The state is hosting two public meetings, 4-7 p.m. Wednesday at the Ridge Tahoe and 4-7 p.m. Thursday at Douglas High School in Minden.
The approximately $15 million project will reconstruct pavement and make drainage, safety, curb and gutter, sidewalk, lighting and other improvements on areas of Kingsbury Grade from just east of Daggett Summit to the intersection of Highway 50 at Stateline.
“Construction, scheduled to start in early May, will follow a very aggressive schedule to complete the project by July 4, 2015. During month directly prior to Memorial Day and another month after Labor Day, Kingsbury Grade will be closed to through traffic near the summit, just east of Tramway Drive. Construction will also continue during the summer months between Memorial Day and Labor Day, with Kingsbury Grade open to through traffic, but nighttime construction-related lane closures and delays to be expected. The road will be open with one lane in each direction during daytime hours, weekends and holidays through these summer months.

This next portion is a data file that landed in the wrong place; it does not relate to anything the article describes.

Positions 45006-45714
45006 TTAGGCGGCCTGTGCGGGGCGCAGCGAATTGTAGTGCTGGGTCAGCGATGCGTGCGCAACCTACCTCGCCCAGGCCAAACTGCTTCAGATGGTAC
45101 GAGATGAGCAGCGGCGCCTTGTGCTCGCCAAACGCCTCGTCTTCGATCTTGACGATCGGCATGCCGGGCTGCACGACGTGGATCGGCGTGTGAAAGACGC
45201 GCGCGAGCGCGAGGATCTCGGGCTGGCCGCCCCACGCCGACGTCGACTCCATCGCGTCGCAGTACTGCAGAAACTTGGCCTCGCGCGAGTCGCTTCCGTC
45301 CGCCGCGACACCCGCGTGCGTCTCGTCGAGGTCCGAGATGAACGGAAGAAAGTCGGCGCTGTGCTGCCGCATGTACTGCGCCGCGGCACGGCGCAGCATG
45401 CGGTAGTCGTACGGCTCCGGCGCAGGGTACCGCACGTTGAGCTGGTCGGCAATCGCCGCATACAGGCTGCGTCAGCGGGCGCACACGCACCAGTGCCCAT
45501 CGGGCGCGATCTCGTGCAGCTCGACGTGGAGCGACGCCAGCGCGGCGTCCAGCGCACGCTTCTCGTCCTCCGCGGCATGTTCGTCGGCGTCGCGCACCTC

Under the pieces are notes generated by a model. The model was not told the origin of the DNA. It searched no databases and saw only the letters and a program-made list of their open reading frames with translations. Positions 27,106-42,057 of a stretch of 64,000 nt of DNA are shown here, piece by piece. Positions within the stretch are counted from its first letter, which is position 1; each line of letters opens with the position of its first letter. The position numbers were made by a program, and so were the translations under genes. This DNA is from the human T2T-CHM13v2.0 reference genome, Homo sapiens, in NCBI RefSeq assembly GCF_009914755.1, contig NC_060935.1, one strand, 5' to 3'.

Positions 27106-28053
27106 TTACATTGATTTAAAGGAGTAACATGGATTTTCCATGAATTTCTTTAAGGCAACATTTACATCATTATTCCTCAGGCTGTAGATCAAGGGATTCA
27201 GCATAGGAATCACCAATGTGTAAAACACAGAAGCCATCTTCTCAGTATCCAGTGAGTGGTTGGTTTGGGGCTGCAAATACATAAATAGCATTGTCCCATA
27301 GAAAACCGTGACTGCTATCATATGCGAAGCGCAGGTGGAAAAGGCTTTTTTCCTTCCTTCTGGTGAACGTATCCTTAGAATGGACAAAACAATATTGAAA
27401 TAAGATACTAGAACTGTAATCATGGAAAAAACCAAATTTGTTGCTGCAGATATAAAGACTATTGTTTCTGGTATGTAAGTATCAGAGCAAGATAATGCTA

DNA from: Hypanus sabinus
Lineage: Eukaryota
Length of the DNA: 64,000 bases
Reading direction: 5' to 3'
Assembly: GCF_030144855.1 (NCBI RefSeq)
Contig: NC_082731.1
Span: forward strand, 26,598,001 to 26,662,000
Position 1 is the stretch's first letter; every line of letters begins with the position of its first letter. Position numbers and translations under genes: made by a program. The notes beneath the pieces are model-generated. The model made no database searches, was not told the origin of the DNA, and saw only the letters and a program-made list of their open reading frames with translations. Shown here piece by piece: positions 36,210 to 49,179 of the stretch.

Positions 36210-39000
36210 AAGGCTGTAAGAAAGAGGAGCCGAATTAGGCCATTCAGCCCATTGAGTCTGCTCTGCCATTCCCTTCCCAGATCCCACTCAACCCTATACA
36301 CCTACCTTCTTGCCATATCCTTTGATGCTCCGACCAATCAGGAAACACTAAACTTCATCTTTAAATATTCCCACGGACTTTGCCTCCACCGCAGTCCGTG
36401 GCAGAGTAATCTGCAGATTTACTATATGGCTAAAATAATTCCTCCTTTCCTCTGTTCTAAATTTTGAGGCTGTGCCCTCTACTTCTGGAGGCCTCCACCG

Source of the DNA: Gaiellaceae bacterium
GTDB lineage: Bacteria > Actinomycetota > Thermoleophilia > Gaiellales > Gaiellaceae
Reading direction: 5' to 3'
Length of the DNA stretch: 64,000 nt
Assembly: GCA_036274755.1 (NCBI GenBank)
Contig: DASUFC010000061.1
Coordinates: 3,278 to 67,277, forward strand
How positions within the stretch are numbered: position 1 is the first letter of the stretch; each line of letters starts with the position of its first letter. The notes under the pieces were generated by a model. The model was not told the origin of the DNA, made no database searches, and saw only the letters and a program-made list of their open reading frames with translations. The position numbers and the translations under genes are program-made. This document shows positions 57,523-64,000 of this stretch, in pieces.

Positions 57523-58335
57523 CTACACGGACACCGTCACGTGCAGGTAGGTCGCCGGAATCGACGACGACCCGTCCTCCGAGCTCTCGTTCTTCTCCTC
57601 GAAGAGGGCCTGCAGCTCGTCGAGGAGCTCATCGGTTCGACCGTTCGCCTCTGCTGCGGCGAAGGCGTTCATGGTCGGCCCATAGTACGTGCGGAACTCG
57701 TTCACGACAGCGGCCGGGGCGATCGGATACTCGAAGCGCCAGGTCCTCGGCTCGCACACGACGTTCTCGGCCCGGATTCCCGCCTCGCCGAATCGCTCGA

The public can sign up for construction alerts and see additional project information at kingsburyproject.com or by dialing 1-844-888-ROAD.
“Kingsbury Grade is a vital thoroughfare,” NDOT Project Manager Pedro Rodriguez said. “Working with contractor Q&D Construction, we’ll reconstruct the roadway and road base to a 13-inch depth, help prevent continuing pavement deterioration from natural springs below the roadway, improve lighting and visibility and do a lot more to keep the road open, accessible and safe into the future. It’s our goal to complete this project as quickly and as effectively as possible for everyone who uses and commutes on Kingsbury.”
The project uses the construction manager at risk process, which brings project designers and contractors together at the start of the project with the goal of completing it more quickly, efficiently and cost effectively.